Lloyds shares (LON:LLOY) are not alone in experiencing sharp declines due to the coronavirus COVID-19 pandemic and investors will be accessing a number of shares now ‘on sale’.
The Lloyds share price has dropped a significantly since the beginning of 2020 with shares down over 40% from the start of 2020 to the middle of March.
The drop is inextricably linked to the spread of coronavirus, and the market scrambling to price in the decline in economic activity.
However, historical analysis of shares and markets during periods of panic highlights that in almost all circumstances going back to the Great Depression, shares overreact to the downside during the onset of negative news, before recovering towards prior valuation averages.
Lloyds share price
Lloyds share price as shares are currently trading at just 9.6X historical earnings. This compares to a long term FTSE 100 average of around 17x.
Value investors would argue the low PE Ratio signals a buying opportunity, but this doesn’t reflect the drop in earnings in 2020, which cause earnings ratios to increase for 2020 FY.
This won’t be a surprise to the markets, however, and investors will eventually look past COVID-19, just as they looked past PPI payments and the restructuring costs caused by the financial crisis.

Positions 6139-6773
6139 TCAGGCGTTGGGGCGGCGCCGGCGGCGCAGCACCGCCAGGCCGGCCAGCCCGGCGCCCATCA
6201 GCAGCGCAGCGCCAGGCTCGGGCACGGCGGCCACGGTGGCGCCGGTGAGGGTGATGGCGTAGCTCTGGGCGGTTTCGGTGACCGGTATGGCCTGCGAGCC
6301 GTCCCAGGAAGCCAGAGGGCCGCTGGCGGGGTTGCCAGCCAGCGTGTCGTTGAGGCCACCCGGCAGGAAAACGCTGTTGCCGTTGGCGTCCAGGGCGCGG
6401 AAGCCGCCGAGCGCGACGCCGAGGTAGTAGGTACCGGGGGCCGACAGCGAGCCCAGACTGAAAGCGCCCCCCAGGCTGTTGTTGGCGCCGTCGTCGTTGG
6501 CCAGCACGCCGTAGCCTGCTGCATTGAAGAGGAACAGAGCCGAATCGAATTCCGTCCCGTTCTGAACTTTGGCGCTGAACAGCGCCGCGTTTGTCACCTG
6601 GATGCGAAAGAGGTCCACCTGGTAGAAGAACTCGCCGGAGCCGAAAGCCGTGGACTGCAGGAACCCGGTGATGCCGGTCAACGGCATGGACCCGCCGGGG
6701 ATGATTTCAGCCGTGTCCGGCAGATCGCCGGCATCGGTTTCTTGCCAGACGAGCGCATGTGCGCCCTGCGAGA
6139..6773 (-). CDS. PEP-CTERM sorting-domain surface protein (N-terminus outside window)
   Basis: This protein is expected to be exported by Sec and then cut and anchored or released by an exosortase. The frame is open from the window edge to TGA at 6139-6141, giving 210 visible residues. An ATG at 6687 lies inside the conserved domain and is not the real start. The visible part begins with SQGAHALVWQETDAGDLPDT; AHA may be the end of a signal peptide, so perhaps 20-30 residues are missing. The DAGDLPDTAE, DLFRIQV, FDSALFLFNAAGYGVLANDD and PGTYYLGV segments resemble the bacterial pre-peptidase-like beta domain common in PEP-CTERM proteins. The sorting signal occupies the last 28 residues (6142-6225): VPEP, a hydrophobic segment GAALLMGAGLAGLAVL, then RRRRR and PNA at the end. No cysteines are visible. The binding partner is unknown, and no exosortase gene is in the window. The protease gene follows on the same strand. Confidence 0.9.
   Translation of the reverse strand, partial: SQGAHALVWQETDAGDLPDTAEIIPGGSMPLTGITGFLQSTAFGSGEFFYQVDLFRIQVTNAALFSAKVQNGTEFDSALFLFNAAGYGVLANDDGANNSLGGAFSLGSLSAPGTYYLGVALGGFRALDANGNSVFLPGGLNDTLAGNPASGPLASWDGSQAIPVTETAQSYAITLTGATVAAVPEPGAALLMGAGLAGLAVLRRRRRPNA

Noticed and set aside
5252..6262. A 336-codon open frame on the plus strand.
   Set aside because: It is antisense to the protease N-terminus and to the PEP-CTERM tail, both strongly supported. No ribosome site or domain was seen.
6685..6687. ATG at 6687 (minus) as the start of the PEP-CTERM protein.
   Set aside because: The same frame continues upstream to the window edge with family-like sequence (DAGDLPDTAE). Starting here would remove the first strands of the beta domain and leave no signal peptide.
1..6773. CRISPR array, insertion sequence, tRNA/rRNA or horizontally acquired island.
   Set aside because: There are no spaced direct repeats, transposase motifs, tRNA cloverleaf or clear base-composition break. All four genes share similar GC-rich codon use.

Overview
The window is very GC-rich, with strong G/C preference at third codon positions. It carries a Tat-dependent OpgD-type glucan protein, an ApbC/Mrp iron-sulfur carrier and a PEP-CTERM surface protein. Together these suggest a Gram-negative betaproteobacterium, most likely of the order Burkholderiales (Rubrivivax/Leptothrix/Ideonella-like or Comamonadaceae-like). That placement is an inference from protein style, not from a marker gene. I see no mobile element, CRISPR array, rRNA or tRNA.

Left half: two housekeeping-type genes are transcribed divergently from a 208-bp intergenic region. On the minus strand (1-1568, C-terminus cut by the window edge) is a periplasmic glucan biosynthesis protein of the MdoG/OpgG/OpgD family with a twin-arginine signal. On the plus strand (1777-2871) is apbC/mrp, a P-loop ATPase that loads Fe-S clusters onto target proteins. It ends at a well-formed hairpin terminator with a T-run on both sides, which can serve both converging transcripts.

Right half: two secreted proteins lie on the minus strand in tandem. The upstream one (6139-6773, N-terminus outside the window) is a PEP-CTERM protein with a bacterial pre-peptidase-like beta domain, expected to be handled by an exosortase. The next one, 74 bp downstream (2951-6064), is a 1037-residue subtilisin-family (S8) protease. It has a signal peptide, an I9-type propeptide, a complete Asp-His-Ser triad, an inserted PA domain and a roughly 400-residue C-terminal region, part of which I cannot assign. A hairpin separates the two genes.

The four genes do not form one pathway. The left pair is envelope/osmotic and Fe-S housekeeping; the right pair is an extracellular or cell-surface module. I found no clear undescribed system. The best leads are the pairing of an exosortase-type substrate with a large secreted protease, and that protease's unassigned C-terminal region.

Lloyds’ profitability is directly linked to the strength of economy and borrowing demand by business and companies, which is collapsing as coronavirus fears cause panic among consumers and the government restricts everyday activities.
Notwithstanding the economic pain driving downside in Lloyds, this pain is deemed necessary by governments to help combat the spread of coronavirus. Further volatility in shares should be expected as we move towards a peak in new COVID-19 cases and restriction on populations are increased.
“We know you have to hurt the economy to stop the virus. But the damage is probably going to be temporary, and we’re going to see a recovery probably in the back half of this year,” said Art Hogan, Chief Market Strategist at National Securities in an interview with CNBC.
As well as relying in strong economic activity for sustained profitability, Lloyds is also a facilitator of economic activity.
The UK government have said they stand ready to support the economy and have introduced the most significant package of financial support measures made by a peacetime government.
Through the new Coronavirus Business Interruption Scheme, the UK government will underwrite risky loans to business made by banks such as Lloyds.
This will provide support for Lloyds’ underlying lending business as they offering payment holidays for personal loans and mortgages.
These measures will avert the worst case scenario for banks and investors should note we are facing a medical crisis as opposed to a financial crisis similar to 2008.
Banks such as Lloyds are structurally sound but profitability is set to be dented for a quarter or two.
This will be temporary, and just as the economic slowdown was quickly priced into the Lloyd share price, markets will react with buying on any positivity in the battle against COVID-19.